For those of us who have long had him in our sights, the fact that Adam Beach is about to become an Oscar front-runner is especially gratifying. (It’s nice for him too.) Beach’s almost shockingly emotional performance in Clint Eastwood’s World War II drama Flags of Our Fathers is a beautiful thing to behold, and fulfillment of the breakthrough promises Hollywood and the media made to the actor upon the release of the 1998 indie hit Smoke Signals, and then again in 2002 with John Woo’s Windtalkers, the underrated action epic in which Beach played a World War II Navajo code breaker being guarded by Nicolas Cage. Windtalkers tanked, but Beach kept plugging away, often on episodic TV — as a Saulteaux Indian, he’s Hollywood’s go-to guy for all roles Native. Last year, Beach was sick with the flu, avoiding the world and all phone messages, until he heard one from his manager, who had this urgent query: “Clint Eastwood is trying to reach you! What are you doing?”
Sitting in a suite at the Four Seasons Hotel earlier this month, Beach admitted that being sick probably gave him the edge of vulnerability he needed when Eastwood asked him to come in immediately to audition for the role of Ira Hayes, the Pima Indian and U.S. Marine who became forever famous after he and five other soldiers were photographed joining together to raise the American flag at the battle of Iwo Jima. Portraying Hayes, Beach says, “humbled” him, a feeling that’s obvious in the focused, hushed intensity of his voice as he speaks about the role. “Part of me is still holding tight to Ira,” he says. “I felt such clarity while projecting what he was going through. I’ve never expressed that kind of honesty and emotion in my work before. It’s like security now, keeping him close.”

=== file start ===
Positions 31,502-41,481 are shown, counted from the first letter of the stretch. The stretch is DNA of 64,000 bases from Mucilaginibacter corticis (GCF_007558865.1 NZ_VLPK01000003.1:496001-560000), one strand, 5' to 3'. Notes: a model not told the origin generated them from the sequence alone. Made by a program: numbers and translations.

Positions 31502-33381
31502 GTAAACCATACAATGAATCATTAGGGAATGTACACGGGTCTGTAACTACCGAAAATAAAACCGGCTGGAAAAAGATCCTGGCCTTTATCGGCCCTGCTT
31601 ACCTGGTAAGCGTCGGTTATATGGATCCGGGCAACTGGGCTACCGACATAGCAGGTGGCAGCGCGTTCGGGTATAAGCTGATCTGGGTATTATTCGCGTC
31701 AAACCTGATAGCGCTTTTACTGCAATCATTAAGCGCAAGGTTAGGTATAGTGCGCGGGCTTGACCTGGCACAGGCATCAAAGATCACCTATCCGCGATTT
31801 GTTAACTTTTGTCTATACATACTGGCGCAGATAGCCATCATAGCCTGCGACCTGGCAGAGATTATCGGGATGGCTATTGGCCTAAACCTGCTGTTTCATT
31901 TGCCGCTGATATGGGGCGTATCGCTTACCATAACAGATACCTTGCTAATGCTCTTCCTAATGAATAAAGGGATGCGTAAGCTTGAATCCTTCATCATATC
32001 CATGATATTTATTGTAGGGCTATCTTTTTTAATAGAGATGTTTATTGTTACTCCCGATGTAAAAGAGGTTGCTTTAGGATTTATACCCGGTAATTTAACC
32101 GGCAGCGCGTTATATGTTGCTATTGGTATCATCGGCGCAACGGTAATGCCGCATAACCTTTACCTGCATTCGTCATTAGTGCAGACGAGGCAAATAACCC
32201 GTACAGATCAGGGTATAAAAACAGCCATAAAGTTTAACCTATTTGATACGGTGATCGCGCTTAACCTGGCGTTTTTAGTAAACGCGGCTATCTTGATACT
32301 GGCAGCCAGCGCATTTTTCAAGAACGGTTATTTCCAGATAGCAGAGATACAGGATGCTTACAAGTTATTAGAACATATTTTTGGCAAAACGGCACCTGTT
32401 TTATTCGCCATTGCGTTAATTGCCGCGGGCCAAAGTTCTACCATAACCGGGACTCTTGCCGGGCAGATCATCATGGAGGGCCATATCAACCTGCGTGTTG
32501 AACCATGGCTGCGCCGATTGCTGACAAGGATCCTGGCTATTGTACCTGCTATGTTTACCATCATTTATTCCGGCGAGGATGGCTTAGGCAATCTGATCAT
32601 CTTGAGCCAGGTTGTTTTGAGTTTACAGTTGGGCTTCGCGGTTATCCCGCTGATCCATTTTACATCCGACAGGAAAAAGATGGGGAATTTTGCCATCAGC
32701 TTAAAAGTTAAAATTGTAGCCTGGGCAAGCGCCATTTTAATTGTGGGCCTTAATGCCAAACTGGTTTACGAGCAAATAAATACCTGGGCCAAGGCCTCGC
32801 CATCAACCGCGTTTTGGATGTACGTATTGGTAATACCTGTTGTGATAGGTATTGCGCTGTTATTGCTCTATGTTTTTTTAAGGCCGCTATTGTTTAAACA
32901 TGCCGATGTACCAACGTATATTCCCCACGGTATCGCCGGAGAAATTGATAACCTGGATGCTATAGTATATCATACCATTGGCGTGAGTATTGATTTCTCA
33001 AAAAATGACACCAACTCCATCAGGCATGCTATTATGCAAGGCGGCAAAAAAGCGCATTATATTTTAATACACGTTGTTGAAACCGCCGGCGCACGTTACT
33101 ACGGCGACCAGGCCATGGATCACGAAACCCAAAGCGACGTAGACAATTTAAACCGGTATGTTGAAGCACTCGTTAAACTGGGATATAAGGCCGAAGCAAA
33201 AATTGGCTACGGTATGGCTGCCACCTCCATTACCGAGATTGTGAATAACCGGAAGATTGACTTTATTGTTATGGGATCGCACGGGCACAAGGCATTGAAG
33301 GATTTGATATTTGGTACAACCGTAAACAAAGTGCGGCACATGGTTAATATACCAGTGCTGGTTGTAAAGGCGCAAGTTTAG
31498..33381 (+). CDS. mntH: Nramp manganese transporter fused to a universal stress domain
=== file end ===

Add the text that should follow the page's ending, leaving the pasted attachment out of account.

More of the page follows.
As detailed in Eastwood’s film, the Iwo Jima photograph, taken by Joe Rosenthal of the Associated Press and printed in newspapers around the world, quickly became the iconic image of the American soldier, altering forever the lives of the flag raisers, with tragic results for Hayes. Plagued by survivor’s guilt and grief, he became an alcoholic and died, destitute, at age 32, the same age Beach was when Flags of Our Fathers was filmed. The actor gives a nod to the kismet of it all and then shifts right back to Hayes and his comrades, a subject that clearly stirs him more than talk of his rising career.
“We can’t imagine it. Those guys at Iwo Jima were 16, 18, 20 years old. And most of them didn’t get past the water. So many young guys, just gone. I don’t drink, but I understand how Ira needed some sort of stimuli to tame that . . . horror.”
Then, as if he’s just put something together, Beach sits back in his chair and tells this story: “Three weeks ago I watched my dog get his head trampled under the rear tire of a taxicab. I wailed like you never wailed. I ran into the house. I was crying, ‘Bailey died!’ I lost it. After that incident, I thought, it’s just my dog, imagine [if it were] my best friend, my whole troop. Thirty, 40, hundreds, dying at once. I can’t get that image of my dog out of my head, you know? But a human being? How do you escape that?”
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Those words hang in the air for a few moments, until I wonder aloud what Hayes would’ve made of this fancy Beverly Hills hotel room. Beach grins, and he is once again the buoyant man who waved me in half an hour earlier with a happy “Hey, buddy!” as if I were a pal he’d been waiting for all day. “This,” he says, his left arm sweeping wide to take in the whole suite, “is comfort at its best. A little studio comfort after the hard work. It’ll never get bigger than this. Eastwood directing. Spielberg producing. But Ira? Ira would’ve stayed home, enjoying the sun.”